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Postural Analysis

post #1 of 13
Thread Starter 
Hi Gang!

I offered this to SF Dean, so I think that it is only fair that I extend this to the rest of teh Epicski Community. If you have a photo of yourself without bundles of winter clothes, post it here and I can do a basic postural analysis.

I say basic, because the photo will obviously be somewhat posed and static, but I can get a basic idea of any obvious misalignments or muscular imbalances. I did this at the first Academy, and you would be amazed at the correlation between imbalance, posture and ski technique.

Who wants to go first?
post #2 of 13
Ok, this is pretty tough Lisa. I don't take much pride in my overweight self, and as a result I don't get in front of the camera much. Assuming you will be easier that we were on Highway Star, take your best shot: (Oh geeze, I'm going to regret this)



post #3 of 13
Quote:
Originally Posted by Cirquerider View Post
(Oh geeze, I'm going to regret this)
Thank God I can delete the answer if I don't like it!
post #4 of 13
Well as you can see I have a swayed back. I have had my boots aligned by Greg Hoffman (but I didn't take off my shirt for him - lucky him.)

Looking at this picture it seems as if this would really mess up my skiing, but Greg said we adjust for these structural problems over the years.

Comments?
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post #5 of 13
Here's a picture of me and one of my daughters. Sorry about the belly peeking out--it was a brutally hot day in Paris last summer.
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post #6 of 13
Thread Starter 
Cirq, you are WAY too hard on yourself! Yours is a bit hard to do without a full body shot, but I'll make some quiick observations:

The main small thing I'm seeing for you is a slight forward head position, and a small misalignment of your right shoulder. At first, I thought it was the backpack, but in the second photo, you can tell that it's rotated slightly forward, and slightly elevated. If you have a desk job, that can be the culprit. Doing exercises for your lats and rhomboid, such as the lat pulldown and seated row can help pull your shoulders back. Also, if those muscles are stronger, your delts will not be working quite so hard, so there will be less shoulder elevation. The end result may be a more fluid pole plant. However, since your body is not in gross misalignment, you are probably not seeing anything that significantlt hinders your technique.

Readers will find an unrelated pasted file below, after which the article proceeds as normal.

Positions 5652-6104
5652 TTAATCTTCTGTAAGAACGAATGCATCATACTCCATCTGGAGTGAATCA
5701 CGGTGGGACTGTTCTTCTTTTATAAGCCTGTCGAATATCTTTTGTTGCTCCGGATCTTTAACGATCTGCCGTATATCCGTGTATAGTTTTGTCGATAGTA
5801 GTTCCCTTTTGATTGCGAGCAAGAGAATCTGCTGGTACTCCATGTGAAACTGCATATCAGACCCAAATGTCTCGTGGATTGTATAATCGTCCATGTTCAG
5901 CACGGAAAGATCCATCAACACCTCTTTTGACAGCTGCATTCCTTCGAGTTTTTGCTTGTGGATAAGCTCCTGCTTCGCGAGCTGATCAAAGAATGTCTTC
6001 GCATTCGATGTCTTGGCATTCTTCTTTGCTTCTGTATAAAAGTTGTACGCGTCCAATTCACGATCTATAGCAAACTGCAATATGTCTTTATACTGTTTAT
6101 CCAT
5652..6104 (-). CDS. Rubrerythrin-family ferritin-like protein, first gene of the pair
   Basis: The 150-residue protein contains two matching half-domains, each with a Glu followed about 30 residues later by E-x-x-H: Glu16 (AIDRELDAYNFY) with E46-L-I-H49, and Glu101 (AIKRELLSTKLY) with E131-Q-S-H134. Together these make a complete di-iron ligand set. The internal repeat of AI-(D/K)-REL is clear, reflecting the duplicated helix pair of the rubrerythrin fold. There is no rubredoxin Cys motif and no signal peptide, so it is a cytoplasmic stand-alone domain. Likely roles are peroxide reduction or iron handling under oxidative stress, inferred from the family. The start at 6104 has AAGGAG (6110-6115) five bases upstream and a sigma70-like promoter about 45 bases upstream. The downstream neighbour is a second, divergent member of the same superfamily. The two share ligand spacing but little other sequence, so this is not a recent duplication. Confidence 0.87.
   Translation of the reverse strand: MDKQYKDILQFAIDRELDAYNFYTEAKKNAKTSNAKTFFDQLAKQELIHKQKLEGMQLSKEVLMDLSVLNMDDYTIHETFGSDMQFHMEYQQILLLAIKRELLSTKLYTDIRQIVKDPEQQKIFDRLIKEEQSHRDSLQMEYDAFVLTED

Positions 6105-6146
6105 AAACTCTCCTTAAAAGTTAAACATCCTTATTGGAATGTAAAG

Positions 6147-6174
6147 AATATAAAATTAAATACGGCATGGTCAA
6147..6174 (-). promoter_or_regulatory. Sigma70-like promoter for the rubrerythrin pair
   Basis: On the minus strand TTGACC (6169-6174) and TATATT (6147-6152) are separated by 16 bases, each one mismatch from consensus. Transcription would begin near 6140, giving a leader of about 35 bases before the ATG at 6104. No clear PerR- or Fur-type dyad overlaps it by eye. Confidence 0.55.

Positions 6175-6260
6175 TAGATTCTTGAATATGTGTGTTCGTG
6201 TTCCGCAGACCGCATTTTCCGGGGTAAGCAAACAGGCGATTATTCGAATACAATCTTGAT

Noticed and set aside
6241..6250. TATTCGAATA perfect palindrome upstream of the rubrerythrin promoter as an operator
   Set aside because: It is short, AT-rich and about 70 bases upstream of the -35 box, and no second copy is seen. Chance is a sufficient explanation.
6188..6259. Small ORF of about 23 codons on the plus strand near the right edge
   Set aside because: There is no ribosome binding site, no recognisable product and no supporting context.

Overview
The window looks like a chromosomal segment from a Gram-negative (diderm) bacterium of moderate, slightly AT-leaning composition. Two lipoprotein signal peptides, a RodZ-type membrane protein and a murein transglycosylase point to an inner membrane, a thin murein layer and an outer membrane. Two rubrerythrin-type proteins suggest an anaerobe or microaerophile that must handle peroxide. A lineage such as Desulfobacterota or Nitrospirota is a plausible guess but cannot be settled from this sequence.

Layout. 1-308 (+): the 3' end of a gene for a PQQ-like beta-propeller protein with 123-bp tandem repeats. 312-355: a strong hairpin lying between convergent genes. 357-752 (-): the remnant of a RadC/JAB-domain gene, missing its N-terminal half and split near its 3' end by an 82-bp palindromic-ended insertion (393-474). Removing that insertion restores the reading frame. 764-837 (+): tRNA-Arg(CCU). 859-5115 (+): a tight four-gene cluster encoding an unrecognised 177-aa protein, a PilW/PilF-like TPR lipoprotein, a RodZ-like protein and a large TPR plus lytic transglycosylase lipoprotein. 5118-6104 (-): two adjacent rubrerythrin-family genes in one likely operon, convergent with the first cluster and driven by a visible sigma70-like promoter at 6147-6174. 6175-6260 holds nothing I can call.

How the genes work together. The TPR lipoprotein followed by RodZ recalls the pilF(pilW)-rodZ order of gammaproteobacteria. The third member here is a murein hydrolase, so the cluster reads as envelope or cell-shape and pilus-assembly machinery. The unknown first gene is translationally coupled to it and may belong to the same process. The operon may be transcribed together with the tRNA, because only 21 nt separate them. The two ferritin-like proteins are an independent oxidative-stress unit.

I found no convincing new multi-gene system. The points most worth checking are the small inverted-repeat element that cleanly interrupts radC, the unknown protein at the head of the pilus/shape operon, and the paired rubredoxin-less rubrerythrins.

Jazz Man! I'm seeing the swayback as well as a slight scoliosis. Your right hip seems to be a bit higher than your left. Knees may be a little bit hyperextended, which may be fixed by performing more hamstring exercises. The hyperextended knees can also be one of the causes of the swayback. I'm also seeing the forward head. Since you are familiar with mind/body exercises, you may be able to fix this with visualization. Imagine someone has a string on top of your head, drawing you up to the clouds. If your head is forward when you are skiing, your body may compensate by bringing your hips into a swayback position, and putting you in the back seat. I would also suggest more lat and rhomboid exercises to open up your upper back.

Nolo, I'm not sure if the shoulder bag is affecting your alignment, but it seems like your left hip is slightly elevated, and your left shoulder is slighly dropped. Your head is also tilted slightly to the left. I'm not sure if it's just thsi photo, but there seems to be a little bit of jaw clenching which may be causing some tension in your neck. However, if you are not seeing any kind of of difference between turning to one side or the other on the slopes, I would attribute this to the shoulder bag. And what belly????